- South Carolina ends Quinnipiac’s tournament run in Sweet 16
- Quinnipiac acrobatics and tumbling dominates Glenville State
- Quinnipiac women’s basketball takes on South Carolina in Sweet 16
- Column: Another game, another hero
- Quinnipiac women’s basketball advances to Sweet 16
- Harvard ends Quinnipiac men’s ice hockey season in Lake Placid
- Chronicle Sports Staff makes March Madness picks
- Multicultural Suite to open in Student Center
- Assistant director of OFSL to resign on March 10
- GSA hosts peaceful protest for transgender rights
Authentic interviews crucial for journalism
A tragedy is about to occur within the Quinnipiac community. A community that was once democratic will shortly turn into a dictatorship, with the Public Relations department taking the role of dictator. Once the administration takes action, a new policy will will basically state that all students who wish to interview an administrator must first e-mail their questions to John Morgan, the Associate Vice President for Public Relations.
This could be an interview for a specific class, or an interview by an organization. Once the questions have been e-mailed, it is the assumption that they will be reviewed by Morgan and sent out to the interviewee. The interviewee will then answer the questions, e-mail them back to Morgan, who will then forward the answers back to the interviewer.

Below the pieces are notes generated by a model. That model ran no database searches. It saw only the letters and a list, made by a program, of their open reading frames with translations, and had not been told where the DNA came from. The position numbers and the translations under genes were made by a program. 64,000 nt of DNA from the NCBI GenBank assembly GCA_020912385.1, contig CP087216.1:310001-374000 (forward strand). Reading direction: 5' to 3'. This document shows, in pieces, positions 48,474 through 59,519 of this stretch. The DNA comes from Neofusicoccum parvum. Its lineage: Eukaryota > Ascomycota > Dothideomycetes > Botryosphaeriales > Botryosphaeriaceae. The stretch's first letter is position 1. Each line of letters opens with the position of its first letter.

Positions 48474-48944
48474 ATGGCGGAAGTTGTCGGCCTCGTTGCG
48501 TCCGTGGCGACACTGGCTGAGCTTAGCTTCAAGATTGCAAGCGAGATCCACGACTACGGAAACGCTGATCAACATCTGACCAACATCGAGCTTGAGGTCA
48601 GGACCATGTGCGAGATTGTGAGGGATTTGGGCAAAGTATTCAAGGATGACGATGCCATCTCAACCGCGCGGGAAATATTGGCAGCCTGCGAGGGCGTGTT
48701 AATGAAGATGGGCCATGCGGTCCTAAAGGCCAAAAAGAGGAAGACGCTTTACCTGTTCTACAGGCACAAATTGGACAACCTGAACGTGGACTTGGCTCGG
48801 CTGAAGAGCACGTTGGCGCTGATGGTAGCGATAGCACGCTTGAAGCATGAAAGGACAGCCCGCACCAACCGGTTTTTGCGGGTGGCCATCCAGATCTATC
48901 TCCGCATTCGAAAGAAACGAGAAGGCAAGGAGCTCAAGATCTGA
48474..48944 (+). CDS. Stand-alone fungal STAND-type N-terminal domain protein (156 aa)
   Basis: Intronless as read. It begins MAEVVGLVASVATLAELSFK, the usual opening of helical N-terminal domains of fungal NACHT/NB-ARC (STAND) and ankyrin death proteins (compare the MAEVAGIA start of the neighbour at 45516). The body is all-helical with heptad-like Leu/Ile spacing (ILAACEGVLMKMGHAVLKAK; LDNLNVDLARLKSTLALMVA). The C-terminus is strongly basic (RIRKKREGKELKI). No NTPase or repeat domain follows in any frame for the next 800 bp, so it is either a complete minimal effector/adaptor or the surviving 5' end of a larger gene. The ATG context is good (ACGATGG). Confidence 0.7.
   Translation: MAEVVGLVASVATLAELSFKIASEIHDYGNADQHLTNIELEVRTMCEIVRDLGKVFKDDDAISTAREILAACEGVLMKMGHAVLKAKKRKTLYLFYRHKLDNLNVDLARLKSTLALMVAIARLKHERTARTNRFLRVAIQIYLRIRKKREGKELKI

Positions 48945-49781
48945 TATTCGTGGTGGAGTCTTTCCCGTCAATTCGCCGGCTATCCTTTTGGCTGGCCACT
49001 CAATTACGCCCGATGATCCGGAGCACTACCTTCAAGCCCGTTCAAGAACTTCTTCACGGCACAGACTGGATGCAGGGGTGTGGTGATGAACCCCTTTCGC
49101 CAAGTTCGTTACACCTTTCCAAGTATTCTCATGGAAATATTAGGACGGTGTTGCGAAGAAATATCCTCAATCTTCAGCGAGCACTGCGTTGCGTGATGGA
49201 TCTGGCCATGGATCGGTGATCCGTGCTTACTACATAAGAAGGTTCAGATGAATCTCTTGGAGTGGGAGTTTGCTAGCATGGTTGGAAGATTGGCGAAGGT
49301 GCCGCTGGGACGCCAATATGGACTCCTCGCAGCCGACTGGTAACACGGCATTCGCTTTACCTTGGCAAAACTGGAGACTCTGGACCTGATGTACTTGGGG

This is with the hope that Morgan found every answer to be within the “university’s best interest” of course. And what happens if an answer is not in the “best interest” of the university? Will the journalists of Quinnipiac University be receiving altered interviews?
As a senior print journalism major, part of my education has been based around interviews with administrators. From freshman year until now, the interviewing process has been one of the greatest learning experiences I have received. This experience has better prepared me for my required communications internship at The Hartford Courant, as well as for the rapid approaching real-world.
Examples of this new policy already in place can be found in two articles from The Chronicle’s Nov. 7 edition. The article “Web Advisor blackout” was written close to deadline due to its newsworthiness, and as stated in the last sentence of the story, “Reached close to press time a university spokesperson was unable to respond.” News at Quinnipiac will soon lose its timeliness, or will keep getting reported with no comment from the people who have a say.
In the opinion article, “North lot closed for residents on the weekends,” the reporter attempted to contact head of security, but was referred to John Morgan. Who knew Morgan was in charge of so many facets within the university?
With the start of a new policy requiring an e-mail exchange for interviews, the administration is taking away the heart of journalism. Students will no longer be able to complete required assignments. They will lose the experience of speaking to important individuals, and how to go about certain real life situations. It seems that the university is inadvertently placing itself in the beginning phases of weaning out the Journalism program. For what? To keep up a certain image?
As students of this university we need to take a stand. We need to speak out against this policy and everything it stands for. We are here to learn and the administration involved in this new plan is unaware of how valuable the interview process is for communications students and the general community.
As students of Quinnipiac University, now is the time to make a change. The dictator has spoken, and there is not much time left before he takes away the voice of the students.